Where Does Heel Pain Come From?
Plantar fasciitis can occur for several reasons which all cause the plantar fascia to over stretch or tear. The first being an excessive amount of weight gain over a relatively short period of time. The second is caused by walking or running without proper support in the arch. People that decide to suddenly exercise after being sedentary or “weekend warrior syndrome” often develop this problem. The third reason is trauma or injury from a hard object pressing into the arch or heel or from jumping from a height. The majority of patients that suffer from plantar fasciitis have some type of biomechanical imbalance often combined with flat feet or high arch feet. With either foot type, it is usually the excessive turning in of the ankle/foot (pronation) that most patients with this problem share in common.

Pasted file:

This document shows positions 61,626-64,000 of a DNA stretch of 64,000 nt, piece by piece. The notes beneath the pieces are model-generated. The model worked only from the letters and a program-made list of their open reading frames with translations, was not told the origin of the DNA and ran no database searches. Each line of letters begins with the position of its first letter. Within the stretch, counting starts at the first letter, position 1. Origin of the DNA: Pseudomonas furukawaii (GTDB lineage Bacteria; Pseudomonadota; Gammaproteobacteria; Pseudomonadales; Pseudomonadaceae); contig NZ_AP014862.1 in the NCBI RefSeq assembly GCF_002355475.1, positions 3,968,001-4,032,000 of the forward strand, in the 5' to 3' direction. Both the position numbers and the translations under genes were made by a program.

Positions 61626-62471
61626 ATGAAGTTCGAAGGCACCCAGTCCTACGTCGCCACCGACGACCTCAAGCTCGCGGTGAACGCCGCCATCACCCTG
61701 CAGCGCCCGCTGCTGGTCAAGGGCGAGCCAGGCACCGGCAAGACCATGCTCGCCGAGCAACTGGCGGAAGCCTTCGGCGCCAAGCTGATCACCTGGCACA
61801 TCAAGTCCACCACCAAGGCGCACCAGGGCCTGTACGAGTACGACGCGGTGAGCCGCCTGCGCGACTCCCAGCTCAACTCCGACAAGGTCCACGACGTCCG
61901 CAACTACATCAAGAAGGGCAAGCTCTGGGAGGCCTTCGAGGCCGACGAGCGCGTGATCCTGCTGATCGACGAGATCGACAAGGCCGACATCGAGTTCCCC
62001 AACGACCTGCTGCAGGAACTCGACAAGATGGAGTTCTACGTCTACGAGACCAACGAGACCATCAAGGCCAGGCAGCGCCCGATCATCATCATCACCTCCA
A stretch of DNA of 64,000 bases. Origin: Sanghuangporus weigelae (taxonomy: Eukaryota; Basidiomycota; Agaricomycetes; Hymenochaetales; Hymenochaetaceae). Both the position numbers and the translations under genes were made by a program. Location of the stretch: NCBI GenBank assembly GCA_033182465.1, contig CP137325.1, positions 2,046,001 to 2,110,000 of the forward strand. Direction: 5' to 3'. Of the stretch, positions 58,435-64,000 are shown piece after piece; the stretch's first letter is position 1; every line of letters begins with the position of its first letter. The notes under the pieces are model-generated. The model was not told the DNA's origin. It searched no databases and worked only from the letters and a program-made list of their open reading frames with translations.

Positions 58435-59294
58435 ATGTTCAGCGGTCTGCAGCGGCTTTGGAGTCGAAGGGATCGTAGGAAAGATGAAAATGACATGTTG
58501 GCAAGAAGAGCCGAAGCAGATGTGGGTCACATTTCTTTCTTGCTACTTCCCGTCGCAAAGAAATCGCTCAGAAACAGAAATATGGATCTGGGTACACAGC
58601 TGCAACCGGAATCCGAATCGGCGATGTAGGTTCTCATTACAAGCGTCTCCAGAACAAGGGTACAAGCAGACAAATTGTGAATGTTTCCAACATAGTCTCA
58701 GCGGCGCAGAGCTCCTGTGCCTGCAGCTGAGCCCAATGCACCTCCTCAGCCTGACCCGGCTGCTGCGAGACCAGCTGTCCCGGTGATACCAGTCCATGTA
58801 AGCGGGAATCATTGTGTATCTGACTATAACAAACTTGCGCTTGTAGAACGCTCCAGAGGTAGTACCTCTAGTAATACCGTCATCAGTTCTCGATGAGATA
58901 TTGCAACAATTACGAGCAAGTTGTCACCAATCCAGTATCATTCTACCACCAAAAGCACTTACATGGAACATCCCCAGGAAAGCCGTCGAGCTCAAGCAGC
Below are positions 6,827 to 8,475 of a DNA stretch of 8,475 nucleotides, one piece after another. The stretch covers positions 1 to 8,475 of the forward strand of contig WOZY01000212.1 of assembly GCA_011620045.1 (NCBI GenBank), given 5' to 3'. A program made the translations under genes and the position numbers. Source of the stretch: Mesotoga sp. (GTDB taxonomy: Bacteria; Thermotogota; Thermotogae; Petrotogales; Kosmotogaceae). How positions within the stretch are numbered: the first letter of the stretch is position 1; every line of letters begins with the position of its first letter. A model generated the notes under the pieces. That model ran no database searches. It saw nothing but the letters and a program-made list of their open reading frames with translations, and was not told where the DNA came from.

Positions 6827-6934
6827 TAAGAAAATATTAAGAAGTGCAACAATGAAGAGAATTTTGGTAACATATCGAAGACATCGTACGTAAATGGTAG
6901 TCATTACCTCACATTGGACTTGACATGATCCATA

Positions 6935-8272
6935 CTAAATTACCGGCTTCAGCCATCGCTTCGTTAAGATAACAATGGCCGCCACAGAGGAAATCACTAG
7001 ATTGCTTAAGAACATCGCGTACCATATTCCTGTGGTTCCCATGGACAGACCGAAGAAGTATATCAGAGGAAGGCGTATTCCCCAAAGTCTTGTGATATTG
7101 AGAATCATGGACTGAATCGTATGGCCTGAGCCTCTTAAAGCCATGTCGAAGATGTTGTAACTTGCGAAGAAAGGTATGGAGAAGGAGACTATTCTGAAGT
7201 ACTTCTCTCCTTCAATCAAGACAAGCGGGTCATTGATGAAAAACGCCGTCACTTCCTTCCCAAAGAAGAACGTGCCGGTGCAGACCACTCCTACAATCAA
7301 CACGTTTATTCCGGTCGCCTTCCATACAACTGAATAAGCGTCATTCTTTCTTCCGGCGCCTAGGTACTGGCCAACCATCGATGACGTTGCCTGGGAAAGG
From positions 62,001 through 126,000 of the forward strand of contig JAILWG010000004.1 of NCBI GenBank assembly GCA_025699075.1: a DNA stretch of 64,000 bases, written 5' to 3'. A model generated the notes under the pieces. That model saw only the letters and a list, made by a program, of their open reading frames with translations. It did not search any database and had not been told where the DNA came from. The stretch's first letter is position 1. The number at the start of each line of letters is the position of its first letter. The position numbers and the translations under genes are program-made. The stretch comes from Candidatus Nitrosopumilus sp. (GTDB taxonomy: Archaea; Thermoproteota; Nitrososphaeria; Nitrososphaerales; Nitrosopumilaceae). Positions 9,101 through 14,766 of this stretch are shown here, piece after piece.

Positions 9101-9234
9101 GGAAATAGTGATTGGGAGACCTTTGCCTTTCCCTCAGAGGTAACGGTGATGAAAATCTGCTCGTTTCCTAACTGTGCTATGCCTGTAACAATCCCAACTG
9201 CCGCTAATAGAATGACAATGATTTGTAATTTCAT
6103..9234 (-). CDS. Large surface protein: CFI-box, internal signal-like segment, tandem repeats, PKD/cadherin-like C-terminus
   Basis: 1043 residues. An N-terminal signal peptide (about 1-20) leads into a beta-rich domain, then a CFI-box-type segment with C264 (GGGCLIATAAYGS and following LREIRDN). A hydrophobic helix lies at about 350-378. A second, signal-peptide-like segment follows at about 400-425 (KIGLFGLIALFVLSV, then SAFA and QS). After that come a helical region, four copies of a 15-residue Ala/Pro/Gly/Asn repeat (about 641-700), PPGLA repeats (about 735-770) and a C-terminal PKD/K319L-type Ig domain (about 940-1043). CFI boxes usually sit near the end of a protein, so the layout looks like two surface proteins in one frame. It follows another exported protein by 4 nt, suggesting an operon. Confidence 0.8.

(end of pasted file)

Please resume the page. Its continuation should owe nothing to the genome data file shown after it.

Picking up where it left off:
The Anatomy of Heels
The plantar fascia is a flat ligament like structure in your arch that separates your skin from the muscles of your foot. It runs from your heel bone to the balls of your feet. Its original design was to protect the muscles of your foot from being damaged when our ancestors once walked barefooted. We have a similar ligament in the palms of our hands known as the palmar fascia. This is also a protective structure for our hands. In addition, the plantar fascia also acts to raise your arch when your heel leaves the ground while walking. Plantar fasciitis is caused by the minute tearing of the plantar fascia. This tearing can be the result of trauma or from poor foot biomechanics. This tearing usually occurs were the fascia attaches to the heel bone thus causing heel pain. The repeated tearing and healing of this ligament will cause bone spurs to form thus causing what is know as heel spur syndrome.